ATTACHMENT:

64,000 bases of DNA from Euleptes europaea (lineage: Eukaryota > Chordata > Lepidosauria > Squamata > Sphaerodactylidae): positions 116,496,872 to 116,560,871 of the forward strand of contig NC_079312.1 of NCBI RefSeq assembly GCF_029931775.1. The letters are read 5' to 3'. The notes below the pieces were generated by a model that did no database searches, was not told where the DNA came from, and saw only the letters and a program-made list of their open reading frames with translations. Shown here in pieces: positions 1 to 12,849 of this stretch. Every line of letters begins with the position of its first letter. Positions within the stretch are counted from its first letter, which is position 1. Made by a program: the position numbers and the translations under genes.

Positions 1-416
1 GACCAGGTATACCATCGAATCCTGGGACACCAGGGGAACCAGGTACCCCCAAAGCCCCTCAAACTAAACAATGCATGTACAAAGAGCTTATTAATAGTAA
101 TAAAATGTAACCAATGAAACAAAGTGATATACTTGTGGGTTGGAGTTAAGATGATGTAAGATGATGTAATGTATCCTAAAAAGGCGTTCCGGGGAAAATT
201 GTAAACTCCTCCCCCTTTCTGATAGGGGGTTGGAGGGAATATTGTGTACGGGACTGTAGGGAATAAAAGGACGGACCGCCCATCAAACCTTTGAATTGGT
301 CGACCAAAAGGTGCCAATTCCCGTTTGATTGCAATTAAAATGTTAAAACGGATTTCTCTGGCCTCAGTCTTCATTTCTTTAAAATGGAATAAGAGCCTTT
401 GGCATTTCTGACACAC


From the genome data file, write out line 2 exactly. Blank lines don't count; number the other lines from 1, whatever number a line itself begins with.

Positions 1-416